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Responding to claims made earlier on Monday by De Telegraaf, the UCI has denied suggestions that an outcome has already been reached in relation to the Astana team’s WorldTour licence.
The Dutch newspaper reported that the UCI’s Licence Commission decided on March 20 that the team would be denied a WorldTour licence and also the possibility of racing as a Pro Continental team.
Not so, states the UCI.
“Following a misleading article published today in Dutch newspaper De Telegraaf, the Union Cycliste Internationale (UCI) would like to clarify that no hearing has yet taken place in the Astana case and therefore no decision has been made,” it said in a statement sent to CyclingTips.
“The UCI won’t make any further comment until the Licence Commission has rendered its decision.”
A hearing had previously been scheduled to due to take place this Thursday, April 2. It is understood that various representatives including team managers, doctors and riders will likely answer questions before a panel on that date
The team won the Tour de France last July with Vincenzo Nibali. That zenith didn’t last long, with news coming last autumn that the brothers Maxim and Valentin Iglinskiy had both tested positive for EPO in August.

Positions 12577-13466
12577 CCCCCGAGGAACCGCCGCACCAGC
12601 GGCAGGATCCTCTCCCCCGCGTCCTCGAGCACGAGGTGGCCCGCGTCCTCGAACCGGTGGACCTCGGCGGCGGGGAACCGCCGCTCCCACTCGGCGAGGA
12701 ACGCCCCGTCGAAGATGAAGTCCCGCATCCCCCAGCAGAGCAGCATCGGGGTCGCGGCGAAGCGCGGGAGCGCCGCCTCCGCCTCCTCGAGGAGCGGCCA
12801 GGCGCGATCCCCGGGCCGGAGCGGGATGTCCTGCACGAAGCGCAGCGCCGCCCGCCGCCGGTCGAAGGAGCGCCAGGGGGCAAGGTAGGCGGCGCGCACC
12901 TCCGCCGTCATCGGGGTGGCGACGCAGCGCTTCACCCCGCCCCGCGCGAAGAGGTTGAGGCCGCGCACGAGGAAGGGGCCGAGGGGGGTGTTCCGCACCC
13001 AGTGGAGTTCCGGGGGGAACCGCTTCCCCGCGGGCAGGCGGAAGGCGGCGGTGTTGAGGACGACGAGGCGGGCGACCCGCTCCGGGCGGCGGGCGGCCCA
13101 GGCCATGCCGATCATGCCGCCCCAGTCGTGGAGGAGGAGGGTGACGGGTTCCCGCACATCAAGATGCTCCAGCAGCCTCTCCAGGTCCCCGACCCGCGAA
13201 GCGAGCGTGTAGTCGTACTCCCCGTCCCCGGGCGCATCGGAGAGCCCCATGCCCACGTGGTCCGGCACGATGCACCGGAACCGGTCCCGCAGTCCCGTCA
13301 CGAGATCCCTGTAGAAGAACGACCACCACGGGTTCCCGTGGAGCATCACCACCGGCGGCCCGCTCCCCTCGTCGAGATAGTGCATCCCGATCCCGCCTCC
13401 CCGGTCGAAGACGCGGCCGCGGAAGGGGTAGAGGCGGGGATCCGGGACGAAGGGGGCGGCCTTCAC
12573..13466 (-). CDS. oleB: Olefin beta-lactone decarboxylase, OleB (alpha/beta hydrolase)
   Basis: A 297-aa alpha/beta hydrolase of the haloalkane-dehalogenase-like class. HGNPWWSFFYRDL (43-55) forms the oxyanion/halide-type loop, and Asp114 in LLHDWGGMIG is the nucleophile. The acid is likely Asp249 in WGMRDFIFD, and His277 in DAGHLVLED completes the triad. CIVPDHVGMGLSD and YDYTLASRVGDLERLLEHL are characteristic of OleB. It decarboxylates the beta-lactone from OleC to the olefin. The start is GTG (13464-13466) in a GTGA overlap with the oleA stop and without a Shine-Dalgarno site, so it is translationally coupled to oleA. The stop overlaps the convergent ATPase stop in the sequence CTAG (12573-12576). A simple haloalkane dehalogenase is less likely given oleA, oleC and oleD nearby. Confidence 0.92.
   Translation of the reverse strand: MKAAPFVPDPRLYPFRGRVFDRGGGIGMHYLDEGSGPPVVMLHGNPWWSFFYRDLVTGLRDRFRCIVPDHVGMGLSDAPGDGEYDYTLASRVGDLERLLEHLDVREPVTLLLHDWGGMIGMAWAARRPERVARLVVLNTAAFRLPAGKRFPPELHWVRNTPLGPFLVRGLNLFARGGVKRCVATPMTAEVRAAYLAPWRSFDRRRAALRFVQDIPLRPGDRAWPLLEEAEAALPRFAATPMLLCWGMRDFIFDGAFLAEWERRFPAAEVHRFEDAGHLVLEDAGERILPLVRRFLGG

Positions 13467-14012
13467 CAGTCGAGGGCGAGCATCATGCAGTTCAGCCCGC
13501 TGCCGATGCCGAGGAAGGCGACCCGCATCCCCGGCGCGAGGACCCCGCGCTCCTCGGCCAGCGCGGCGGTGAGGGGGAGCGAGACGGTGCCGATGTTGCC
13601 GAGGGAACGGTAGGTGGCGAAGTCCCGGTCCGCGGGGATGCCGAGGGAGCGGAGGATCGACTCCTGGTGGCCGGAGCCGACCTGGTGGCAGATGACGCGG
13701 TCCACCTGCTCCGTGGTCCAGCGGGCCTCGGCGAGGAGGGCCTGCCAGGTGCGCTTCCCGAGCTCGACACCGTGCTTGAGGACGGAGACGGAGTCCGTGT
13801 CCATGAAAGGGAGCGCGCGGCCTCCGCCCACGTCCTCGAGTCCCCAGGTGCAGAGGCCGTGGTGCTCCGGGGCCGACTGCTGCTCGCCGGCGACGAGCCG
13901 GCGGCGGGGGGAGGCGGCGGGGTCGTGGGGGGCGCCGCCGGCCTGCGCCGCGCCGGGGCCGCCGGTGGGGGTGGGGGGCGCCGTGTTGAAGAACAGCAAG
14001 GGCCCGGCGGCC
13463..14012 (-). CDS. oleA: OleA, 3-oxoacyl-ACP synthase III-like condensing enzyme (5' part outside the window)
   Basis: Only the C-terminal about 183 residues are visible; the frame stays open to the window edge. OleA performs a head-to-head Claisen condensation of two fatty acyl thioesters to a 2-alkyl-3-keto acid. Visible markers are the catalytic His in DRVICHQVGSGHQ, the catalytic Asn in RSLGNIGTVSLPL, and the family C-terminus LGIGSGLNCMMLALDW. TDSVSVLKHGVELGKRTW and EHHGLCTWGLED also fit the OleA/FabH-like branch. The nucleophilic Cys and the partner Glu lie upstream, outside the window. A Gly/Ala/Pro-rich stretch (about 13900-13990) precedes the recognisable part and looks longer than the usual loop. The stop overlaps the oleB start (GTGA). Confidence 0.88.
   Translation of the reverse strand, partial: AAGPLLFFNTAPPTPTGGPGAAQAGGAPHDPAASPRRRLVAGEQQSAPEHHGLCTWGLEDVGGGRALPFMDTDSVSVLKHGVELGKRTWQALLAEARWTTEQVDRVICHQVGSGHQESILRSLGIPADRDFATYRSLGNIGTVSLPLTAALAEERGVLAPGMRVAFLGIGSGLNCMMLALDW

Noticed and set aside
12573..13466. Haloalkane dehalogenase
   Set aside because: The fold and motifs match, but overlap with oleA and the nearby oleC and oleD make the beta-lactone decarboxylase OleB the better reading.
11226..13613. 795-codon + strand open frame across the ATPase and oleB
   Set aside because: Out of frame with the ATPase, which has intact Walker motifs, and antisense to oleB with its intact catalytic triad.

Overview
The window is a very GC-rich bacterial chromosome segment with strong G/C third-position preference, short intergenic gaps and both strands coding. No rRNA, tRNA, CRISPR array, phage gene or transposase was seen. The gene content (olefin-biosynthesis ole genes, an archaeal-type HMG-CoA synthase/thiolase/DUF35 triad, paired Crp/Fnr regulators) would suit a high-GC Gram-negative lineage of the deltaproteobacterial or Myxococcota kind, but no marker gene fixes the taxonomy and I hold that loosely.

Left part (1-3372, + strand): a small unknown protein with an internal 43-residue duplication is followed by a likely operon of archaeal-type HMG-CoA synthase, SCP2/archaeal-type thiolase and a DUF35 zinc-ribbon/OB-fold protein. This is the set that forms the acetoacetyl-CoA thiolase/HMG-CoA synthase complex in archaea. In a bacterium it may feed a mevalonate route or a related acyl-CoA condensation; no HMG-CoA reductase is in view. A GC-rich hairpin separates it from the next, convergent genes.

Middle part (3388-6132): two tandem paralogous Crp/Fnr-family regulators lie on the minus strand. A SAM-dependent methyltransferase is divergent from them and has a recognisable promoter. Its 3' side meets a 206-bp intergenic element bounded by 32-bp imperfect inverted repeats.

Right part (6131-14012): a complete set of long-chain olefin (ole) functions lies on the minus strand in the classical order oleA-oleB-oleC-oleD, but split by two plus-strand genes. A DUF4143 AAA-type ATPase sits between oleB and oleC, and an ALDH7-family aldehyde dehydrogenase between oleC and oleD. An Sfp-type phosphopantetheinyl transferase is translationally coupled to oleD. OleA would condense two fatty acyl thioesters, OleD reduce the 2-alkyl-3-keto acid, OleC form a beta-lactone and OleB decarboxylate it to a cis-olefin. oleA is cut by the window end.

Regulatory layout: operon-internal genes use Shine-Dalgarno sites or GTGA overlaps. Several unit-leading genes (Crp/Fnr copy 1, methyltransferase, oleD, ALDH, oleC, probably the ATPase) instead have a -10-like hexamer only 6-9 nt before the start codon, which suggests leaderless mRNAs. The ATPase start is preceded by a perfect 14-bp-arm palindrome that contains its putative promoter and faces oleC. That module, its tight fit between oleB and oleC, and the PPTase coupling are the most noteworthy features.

The situation worsened for the team when it emerged that one if its stagiaries, Kazakhstan’s national champion Ilya Davidenok, was found to have traces of anabolic androgenic steroids in his system.
He had started the year as a member of the Astana Continental team. Those cases led the UCI to ask its Licence Commission to undertake a review of the WorldTour team’s licence.
Two more riders from the Continental squad, Artur Fedosseyev and Victor Okishev, subsequently also tested positive for anabolic androgenic steroids.
The five riders all waived the right to a B sample analysis, thus effectively accepting the accuracy of the A sample result.
Initially the team was given a green light to continue in the WorldTour, although when the UCI’s Licence Commission stated in December that it could remain at that level, it did so subject to a number of conditions.
Once of those was that the team would be independently audited by the Institute of Sport Sciences of the University of Lausanne (ISSUL). If the results of that study went against the team, the Licence Commission said its initial decision could be changed.
That scenario ultimately happened, with the UCI stating on February 26 that it had decided to ask its Licence Commission to strip the team of its WorldTour licence.
It said that the team had misrepresented its policies and structures, essentially misleading the Licence Commission. It also said that details of the Padova anti-doping investigation communicated by Italian authorities had contained evidence against some Astana team members.
It later emerged that the Licence Commission would meet April 2 over the matter. Despite De Telegraaf’s report that a decision has already been reached, the UCI makes clear that this is not the case.